Conquering Addiction


Three MedStar hospitals will be first in Maryland to hand out fentanyl test kits

Posted at 11:29 AM, Sep 23, 2019
and last updated 2019-10-07 17:55:46-04

BALTIMORE (WMAR) — On Monday, three Baltimore City MedStar hospitals will be the first in Maryland to offer Emergency Room patients free fentanyl test kits.

The kits can help detect the opioid fentanyl, which is responsible for the Unites States epidemic of fatal drug overdoses.

Monday's launch is part of a recent effort by MedStar Health to identify patients at risk of drug overdose and team them up with a peer recovery coach who can connect them with recovery resources.

The test kits will be distributed at Union Memorial, Harbor, and Good Samaritan hospitals.

According to the Maryland Department of Health, fentanyl is linked to most drug overdose deaths in Maryland.

In 2018, fentanyl caused 1,888 out of 2,143 opioid overdose deaths in the State. Of those, 758 deaths were in Baltimore City, by far the largest number of any place in Maryland.

Making treatment even more complicated is that fentanyl can be added to heroin, cocaine, or pills without detection.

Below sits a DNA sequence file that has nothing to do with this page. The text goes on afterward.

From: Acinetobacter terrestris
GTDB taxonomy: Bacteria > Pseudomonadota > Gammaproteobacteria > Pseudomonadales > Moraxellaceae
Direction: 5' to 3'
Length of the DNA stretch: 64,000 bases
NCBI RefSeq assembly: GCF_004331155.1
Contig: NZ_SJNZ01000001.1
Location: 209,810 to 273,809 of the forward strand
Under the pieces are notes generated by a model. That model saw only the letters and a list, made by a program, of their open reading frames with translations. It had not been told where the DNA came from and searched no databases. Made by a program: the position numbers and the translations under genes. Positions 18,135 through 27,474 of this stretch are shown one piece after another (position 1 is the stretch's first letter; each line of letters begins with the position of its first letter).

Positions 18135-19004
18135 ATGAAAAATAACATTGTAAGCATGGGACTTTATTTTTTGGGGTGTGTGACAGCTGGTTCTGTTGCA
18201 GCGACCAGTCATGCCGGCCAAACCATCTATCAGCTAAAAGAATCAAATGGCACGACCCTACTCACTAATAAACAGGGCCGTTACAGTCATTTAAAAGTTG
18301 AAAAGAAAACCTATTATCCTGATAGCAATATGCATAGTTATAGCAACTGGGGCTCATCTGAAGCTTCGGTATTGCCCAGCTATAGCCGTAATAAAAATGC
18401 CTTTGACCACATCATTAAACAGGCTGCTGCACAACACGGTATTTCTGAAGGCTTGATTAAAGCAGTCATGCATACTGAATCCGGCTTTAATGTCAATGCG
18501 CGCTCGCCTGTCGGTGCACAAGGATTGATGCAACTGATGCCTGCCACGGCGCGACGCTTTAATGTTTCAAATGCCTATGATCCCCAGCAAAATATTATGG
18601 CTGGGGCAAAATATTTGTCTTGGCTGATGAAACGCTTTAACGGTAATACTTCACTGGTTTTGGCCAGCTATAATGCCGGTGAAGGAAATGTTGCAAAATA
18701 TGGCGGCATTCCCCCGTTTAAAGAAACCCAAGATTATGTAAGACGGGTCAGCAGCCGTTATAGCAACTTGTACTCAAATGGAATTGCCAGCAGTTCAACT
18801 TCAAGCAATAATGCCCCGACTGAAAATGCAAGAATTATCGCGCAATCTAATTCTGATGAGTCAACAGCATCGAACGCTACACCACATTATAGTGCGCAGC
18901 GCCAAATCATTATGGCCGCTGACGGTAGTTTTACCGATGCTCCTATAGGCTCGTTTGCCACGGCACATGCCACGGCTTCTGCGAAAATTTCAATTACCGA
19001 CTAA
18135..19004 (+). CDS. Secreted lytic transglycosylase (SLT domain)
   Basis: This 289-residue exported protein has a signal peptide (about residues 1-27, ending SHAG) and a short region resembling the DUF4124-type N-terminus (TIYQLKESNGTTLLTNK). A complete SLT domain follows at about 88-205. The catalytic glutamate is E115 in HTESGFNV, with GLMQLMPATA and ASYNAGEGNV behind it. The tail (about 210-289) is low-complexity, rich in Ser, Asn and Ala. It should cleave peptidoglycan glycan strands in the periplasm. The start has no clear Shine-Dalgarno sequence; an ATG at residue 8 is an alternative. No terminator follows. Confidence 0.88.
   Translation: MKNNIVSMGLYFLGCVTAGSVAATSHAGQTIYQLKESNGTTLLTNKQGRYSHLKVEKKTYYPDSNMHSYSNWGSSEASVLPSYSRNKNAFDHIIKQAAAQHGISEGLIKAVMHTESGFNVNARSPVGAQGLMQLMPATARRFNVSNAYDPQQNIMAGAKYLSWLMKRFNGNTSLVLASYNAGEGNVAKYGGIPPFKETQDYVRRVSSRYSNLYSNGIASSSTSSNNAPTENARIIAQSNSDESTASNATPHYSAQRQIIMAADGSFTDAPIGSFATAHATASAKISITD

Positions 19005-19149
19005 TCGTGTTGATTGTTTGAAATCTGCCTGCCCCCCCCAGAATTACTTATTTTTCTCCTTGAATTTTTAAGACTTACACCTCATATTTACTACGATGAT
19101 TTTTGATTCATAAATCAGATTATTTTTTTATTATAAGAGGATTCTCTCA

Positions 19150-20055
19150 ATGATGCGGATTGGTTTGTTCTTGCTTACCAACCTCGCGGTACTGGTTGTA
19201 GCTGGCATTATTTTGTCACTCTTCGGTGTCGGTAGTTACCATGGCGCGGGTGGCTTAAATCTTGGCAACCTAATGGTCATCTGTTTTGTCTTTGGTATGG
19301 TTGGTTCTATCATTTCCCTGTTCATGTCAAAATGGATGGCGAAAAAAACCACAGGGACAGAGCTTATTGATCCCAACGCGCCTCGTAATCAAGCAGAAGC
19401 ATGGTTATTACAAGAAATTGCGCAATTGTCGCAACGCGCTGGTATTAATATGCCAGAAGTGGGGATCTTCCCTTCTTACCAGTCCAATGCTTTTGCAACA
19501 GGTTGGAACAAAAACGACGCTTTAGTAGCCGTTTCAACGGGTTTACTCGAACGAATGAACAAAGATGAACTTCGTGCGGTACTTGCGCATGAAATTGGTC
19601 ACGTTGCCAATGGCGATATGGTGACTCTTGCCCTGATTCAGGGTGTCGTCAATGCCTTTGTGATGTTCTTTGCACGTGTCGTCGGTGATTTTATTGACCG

“Studies have proven that individuals experiencing substance use disorder will change behavior and interactions with substances if the presence of fentanyl is known,” said Ryan Moran, the director of community health for MedStar Health’s three Baltimore hospitals. “If they know fentanyl is present, they can take steps to reduce the risk of overdose, such as taking less of the substance, not using alone, using with a naloxone rescue kit nearby, or complete abstinence."

MedStar Health has bought 2,000 test kits so far to distribute and plans to continue the program if supplies run out.

The test kits will be distributed in the Emergency Department by peer recovery coaches who work one-on-one with high risk patients. Patients can take a small portion of the drug substance and mix it with fluid in a tube, dipping the test strip inside. The strips don’t indicate how much fentanyl is present, instead giving a positive or negative result. Even if the test is negative, individuals should be aware that they can still overdose.